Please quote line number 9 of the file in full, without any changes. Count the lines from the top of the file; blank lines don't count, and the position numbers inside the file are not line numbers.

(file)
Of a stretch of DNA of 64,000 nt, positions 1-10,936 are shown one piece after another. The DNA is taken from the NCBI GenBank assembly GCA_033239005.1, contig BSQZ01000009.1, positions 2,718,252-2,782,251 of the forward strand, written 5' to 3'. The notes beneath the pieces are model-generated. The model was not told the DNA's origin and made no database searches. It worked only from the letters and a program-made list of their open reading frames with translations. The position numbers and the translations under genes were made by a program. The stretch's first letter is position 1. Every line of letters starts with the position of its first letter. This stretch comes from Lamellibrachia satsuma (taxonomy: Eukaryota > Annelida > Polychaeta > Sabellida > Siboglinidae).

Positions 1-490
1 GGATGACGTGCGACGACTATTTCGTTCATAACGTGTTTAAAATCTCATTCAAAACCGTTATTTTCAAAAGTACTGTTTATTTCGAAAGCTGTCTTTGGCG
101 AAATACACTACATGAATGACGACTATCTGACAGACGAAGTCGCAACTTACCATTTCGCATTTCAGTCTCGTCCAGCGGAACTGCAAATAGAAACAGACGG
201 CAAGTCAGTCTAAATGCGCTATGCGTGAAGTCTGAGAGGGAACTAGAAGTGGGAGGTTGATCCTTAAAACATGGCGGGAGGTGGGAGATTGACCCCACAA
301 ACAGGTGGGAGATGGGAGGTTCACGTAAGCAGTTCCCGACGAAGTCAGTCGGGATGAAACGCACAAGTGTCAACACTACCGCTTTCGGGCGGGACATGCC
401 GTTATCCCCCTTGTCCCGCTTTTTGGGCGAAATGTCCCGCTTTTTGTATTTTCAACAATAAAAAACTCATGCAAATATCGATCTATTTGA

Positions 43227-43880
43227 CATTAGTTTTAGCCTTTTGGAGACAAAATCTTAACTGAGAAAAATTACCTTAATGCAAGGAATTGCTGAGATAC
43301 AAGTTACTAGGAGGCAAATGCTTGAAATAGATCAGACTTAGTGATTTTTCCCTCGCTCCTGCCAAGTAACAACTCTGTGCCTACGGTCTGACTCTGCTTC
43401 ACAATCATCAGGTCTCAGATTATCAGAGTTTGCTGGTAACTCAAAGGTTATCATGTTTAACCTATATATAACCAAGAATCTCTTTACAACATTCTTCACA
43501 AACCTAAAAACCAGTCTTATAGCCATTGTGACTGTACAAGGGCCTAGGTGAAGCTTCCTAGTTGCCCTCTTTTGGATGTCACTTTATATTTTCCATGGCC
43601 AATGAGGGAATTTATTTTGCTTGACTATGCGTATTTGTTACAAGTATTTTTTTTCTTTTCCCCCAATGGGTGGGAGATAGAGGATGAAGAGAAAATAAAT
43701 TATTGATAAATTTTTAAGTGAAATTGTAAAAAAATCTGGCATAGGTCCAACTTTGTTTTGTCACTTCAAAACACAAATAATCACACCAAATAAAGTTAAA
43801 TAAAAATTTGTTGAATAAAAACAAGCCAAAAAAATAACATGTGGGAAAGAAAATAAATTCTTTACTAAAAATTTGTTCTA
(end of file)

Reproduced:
43227 CATTAGTTTTAGCCTTTTGGAGACAAAATCTTAACTGAGAAAAATTACCTTAATGCAAGGAATTGCTGAGATAC